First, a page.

LF: Definitely the biggest overhang on the shares at the moment. And the way I think of it is there's litigation – there is no way that I can see and go, well, the litigation cost is going to be 2.3 billion and this is what's priced in. It always has to be very sort of fingernail. But if you look at the way the shares are trading, they're already pricing in what looks like a very substantial liability. And there will probably be a liability. And as a shareholder, and particularly a shareholder that has a long time horizon – so, I'm thinking of these shares five years would be roughly my time horizon – I can think as a shareholder, yes, there probably will be a liability. It could be a few billion, I don't know. But the GSK balance sheet could shoulder that. The shares already looked like they're pricing in a few billion at least. And moving away from litigation, they seem to be making real progress on their pipeline. The longer-term question mark around GSK has been they haven't had as much success as someone like AstraZeneca in terms of moving on their pipeline. Astra has had huge success with some of its oncology products, and GSK has lagged in that. But they are now making progress with things like an RSV vaccine, their shingles vaccine is selling very well. So, they do seem to be making progress. And I think people have almost forgotten that because they're so focused about the Zantac liability.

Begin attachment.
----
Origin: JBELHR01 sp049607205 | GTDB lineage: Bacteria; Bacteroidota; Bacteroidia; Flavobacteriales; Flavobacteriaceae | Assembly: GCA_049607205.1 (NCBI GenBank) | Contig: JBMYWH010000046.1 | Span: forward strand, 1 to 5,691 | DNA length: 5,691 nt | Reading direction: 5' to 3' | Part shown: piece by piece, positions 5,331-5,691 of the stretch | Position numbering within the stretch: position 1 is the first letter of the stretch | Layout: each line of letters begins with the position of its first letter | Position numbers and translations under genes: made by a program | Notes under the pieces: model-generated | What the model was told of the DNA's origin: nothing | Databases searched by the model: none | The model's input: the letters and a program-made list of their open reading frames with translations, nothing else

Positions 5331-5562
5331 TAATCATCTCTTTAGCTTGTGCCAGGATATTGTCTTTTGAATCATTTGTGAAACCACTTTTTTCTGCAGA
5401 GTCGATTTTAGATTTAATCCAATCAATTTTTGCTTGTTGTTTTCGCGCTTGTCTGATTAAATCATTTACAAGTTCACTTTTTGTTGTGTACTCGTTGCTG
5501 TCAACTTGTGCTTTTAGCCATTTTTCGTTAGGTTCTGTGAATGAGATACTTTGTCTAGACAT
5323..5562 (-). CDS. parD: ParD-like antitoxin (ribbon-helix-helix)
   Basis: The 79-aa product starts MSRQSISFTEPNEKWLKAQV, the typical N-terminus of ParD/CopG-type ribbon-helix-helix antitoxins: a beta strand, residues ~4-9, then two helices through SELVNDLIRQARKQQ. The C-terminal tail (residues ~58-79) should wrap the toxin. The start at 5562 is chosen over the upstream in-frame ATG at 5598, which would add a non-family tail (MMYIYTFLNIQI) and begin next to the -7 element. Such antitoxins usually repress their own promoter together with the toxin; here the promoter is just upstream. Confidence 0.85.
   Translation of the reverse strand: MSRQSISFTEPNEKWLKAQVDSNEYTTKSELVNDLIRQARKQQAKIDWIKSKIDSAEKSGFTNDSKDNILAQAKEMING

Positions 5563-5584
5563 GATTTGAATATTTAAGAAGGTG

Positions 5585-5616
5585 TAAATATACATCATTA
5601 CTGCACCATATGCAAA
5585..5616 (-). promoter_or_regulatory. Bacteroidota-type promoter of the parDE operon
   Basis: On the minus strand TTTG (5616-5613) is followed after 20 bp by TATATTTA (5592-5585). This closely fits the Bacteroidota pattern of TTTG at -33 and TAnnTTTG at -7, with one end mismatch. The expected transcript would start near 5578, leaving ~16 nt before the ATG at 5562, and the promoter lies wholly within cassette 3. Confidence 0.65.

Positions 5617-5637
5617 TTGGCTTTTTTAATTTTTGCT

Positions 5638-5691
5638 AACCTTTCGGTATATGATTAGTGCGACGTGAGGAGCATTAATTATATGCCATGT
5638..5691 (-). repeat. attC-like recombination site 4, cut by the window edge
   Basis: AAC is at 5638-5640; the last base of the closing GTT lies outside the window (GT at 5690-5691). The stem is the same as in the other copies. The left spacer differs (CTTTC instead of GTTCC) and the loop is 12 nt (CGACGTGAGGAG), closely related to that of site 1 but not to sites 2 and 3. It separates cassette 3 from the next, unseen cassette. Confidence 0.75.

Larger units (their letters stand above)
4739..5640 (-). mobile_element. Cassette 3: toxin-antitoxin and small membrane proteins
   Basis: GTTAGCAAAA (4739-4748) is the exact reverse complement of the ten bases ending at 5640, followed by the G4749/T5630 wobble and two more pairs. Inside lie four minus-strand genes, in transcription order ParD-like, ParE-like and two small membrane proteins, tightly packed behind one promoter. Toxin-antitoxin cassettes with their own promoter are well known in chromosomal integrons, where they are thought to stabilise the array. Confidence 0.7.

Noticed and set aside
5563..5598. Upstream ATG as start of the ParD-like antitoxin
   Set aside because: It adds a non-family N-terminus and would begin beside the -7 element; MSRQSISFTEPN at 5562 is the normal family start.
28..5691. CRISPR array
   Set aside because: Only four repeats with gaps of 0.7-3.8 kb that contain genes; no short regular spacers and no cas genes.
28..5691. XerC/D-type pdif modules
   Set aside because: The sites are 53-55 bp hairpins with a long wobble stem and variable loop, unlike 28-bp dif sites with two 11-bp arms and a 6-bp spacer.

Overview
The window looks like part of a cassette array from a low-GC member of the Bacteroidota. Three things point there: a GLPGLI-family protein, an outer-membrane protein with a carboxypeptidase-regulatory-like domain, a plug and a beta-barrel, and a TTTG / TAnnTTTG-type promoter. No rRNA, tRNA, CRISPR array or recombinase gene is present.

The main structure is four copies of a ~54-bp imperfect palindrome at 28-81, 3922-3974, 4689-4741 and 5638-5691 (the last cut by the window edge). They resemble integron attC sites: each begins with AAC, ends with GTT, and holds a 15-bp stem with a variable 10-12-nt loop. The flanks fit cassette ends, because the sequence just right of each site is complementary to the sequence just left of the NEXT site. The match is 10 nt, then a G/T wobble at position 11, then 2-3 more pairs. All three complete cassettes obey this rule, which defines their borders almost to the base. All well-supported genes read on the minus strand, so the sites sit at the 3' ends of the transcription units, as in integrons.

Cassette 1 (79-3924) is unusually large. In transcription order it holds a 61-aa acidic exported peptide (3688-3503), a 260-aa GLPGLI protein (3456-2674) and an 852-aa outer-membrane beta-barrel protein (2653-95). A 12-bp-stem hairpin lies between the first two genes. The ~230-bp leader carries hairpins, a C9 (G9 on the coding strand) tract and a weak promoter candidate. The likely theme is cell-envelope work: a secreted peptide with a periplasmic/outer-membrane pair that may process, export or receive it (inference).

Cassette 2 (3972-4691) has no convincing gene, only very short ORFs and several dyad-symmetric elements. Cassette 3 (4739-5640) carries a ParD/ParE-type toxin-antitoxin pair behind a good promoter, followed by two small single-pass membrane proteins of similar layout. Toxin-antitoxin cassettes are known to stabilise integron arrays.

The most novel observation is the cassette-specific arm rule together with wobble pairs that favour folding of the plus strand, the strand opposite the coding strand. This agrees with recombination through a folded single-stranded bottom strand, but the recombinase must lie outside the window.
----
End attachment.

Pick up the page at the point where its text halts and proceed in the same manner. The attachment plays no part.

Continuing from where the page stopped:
CJ: I'm also interested in M&S. So, its share price is currently rallying. So, what is driving its success at the moment? What's going on there? What's the story?